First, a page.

Children's Arrangement

The interests of children require sensitive and expert handling. Ursula Bagnall has extensive experience in acting for parents and children in these difficult and emotional disputes.

Parental Responsibility

Both parents automatically have parental responsibility for a child if they were married when the child was born or if the father is named on the child's birth certificate. This gives them all the rights and duties that parents normally have in relation to education, medical treatment and any change of the child's name.


If a child's parents cannot agree which of them the child should live with, either parent can apply for a Residence Order. The Court will usually ask an officer from the Children and Family Court Advisory and Support Service (CAFCASS) to meet with the child and both parents and to assess the situation and if agreement cannot be reached to provide a report. The Court has to make a decision on the basis of what is in the best interests of the child.


If a child's parents cannot agree on how often the parent with whom the child is not living (the non-resident parent) should see the child, that parent can apply to the court for a Contact Order. If the Court makes a Defined Contact Order it will be specific, as to the precise times and dates that contact must take place, including whether and how often the child should stay overnight with the non-resident parent and how much holiday time the child should spend with them.

Specific Issue Orders

In addition to Residence and Contact Orders, parents may apply under for the court to decide any specific issue about the child e.g. whether the child should be removed from the jurisdiction, which school he or she should attend, whether he or she should have certain medical treatment and so on.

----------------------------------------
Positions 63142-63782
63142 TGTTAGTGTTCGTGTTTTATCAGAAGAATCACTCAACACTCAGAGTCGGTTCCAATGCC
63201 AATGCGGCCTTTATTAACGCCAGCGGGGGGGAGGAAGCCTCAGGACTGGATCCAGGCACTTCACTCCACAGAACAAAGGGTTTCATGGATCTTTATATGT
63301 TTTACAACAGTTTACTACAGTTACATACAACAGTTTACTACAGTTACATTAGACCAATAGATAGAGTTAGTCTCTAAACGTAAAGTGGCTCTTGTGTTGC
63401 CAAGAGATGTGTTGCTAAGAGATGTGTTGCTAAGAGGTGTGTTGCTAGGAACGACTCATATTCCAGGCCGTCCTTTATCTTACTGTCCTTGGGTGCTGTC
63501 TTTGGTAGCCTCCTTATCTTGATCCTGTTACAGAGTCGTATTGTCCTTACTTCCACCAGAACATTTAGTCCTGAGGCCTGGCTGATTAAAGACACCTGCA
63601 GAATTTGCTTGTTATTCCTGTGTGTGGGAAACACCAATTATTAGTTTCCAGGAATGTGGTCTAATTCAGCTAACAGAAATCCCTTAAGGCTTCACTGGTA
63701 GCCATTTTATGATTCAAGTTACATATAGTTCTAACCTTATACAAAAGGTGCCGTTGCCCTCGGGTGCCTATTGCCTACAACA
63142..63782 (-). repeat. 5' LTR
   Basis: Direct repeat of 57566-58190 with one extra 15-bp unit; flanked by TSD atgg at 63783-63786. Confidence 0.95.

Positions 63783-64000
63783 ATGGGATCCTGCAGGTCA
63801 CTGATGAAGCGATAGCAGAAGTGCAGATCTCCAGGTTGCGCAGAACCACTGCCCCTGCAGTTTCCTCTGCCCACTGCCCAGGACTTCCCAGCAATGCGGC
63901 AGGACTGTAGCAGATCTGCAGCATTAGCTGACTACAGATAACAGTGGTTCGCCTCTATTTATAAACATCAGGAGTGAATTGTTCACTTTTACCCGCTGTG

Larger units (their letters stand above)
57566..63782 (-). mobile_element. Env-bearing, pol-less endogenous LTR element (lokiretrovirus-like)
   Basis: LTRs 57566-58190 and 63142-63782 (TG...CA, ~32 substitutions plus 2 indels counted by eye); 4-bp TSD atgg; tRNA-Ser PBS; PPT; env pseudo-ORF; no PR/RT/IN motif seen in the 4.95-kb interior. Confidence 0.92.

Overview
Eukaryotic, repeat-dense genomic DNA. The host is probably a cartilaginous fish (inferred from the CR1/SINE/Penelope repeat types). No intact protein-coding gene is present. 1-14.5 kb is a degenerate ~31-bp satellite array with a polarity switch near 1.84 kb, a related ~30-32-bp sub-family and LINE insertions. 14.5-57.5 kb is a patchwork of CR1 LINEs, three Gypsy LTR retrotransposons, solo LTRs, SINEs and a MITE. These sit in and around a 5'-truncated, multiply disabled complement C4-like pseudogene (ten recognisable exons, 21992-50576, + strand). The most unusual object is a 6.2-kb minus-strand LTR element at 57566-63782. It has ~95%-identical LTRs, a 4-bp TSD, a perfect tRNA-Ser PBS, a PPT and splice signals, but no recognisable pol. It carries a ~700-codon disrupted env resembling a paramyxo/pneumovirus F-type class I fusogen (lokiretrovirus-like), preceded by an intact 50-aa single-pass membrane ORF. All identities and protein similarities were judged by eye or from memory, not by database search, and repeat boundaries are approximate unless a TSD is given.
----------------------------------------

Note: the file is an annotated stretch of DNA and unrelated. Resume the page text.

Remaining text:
it is important that the acrimony of divorce or separation does not interfere with the relationship between children and their relatives, particularly so, between children and their grandparents where often a deep bond is formed.

Neither has the right to obstruct contact between the children and grandparents just because they find it uncomfortable.

We can advise of the options available to grandparents by virtue of the Children Act 1989 and the possibility of obtaining a contact or residence order.

Financial Provision for Children


Maintenance for children was taken out of the hands of the Courts in 1991 and since then has been entirely the remit of the Child Support Agency. The only exception is where maintenance for children has been agreed on a voluntary basis and included as a term of an Order concluding all the Financial Arrangements between the parties. The basis of child support is child 15% of net salary for 1 child, 20% for 2 children and 25% for 3 children. There are certain exceptions to these rates, in particular a reduction for the number of nights per week that a child spends with the absent parent.


Schedule One of the Children Act 1989

Upon separation, the parent with whom the children will live can apply to the Court for the provision of housing for the child’s minority. Applications are most appropriate where the parties are former co-habitees whose family home is in the sole name of the ‘non-caring’ parent. The caring parent can also apply for a lump sum payment for a specific requirement of the child or children.

The overriding principle of the courts at all times is that 'the children's interests are paramount.'

-Sensitive Approach
-Forward thinking
-Years of experience
-Value for money